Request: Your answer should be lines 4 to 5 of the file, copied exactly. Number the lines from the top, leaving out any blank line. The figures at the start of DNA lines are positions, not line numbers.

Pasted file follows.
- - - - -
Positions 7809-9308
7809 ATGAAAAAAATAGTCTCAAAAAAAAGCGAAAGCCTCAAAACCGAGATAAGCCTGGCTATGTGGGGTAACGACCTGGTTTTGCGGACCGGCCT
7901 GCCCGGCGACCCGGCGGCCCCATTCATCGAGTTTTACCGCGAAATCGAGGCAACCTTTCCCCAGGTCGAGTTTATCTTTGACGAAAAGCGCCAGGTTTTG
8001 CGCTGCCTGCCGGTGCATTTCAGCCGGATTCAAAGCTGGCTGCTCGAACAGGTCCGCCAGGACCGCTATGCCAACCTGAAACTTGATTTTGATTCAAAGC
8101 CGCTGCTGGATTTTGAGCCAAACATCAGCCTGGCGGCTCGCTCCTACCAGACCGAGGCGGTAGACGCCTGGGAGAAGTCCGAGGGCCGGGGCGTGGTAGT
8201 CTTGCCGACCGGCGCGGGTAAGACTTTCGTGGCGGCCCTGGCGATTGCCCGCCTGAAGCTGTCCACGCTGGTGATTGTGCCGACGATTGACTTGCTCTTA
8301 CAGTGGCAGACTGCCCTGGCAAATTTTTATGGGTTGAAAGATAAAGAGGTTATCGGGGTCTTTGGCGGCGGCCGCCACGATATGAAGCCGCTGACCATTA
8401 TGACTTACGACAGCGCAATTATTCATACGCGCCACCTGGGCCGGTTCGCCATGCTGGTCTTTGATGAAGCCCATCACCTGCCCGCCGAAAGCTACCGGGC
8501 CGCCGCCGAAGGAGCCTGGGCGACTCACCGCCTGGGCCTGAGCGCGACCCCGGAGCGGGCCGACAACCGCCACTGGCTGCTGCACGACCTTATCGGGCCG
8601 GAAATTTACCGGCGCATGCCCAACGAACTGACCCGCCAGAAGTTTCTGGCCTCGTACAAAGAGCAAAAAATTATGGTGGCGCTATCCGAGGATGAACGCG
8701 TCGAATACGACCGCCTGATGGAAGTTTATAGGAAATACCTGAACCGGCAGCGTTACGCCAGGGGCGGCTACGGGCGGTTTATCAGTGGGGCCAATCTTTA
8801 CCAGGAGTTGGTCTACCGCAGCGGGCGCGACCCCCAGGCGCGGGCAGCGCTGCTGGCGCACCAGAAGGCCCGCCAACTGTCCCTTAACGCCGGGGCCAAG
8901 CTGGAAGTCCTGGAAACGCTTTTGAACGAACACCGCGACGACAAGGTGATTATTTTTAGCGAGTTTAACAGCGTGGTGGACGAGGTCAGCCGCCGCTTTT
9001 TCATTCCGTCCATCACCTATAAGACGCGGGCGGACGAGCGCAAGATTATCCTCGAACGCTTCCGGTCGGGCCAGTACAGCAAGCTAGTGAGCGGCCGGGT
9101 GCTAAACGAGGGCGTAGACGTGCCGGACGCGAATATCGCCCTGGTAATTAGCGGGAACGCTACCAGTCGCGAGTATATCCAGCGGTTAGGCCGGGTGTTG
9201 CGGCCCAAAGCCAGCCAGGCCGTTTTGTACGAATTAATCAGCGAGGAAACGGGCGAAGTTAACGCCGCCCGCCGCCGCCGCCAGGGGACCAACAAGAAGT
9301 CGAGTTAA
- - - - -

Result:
8001 CGCTGCCTGCCGGTGCATTTCAGCCGGATTCAAAGCTGGCTGCTCGAACAGGTCCGCCAGGACCGCTATGCCAACCTGAAACTTGATTTTGATTCAAAGC
8101 CGCTGCTGGATTTTGAGCCAAACATCAGCCTGGCGGCTCGCTCCTACCAGACCGAGGCGGTAGACGCCTGGGAGAAGTCCGAGGGCCGGGGCGTGGTAGT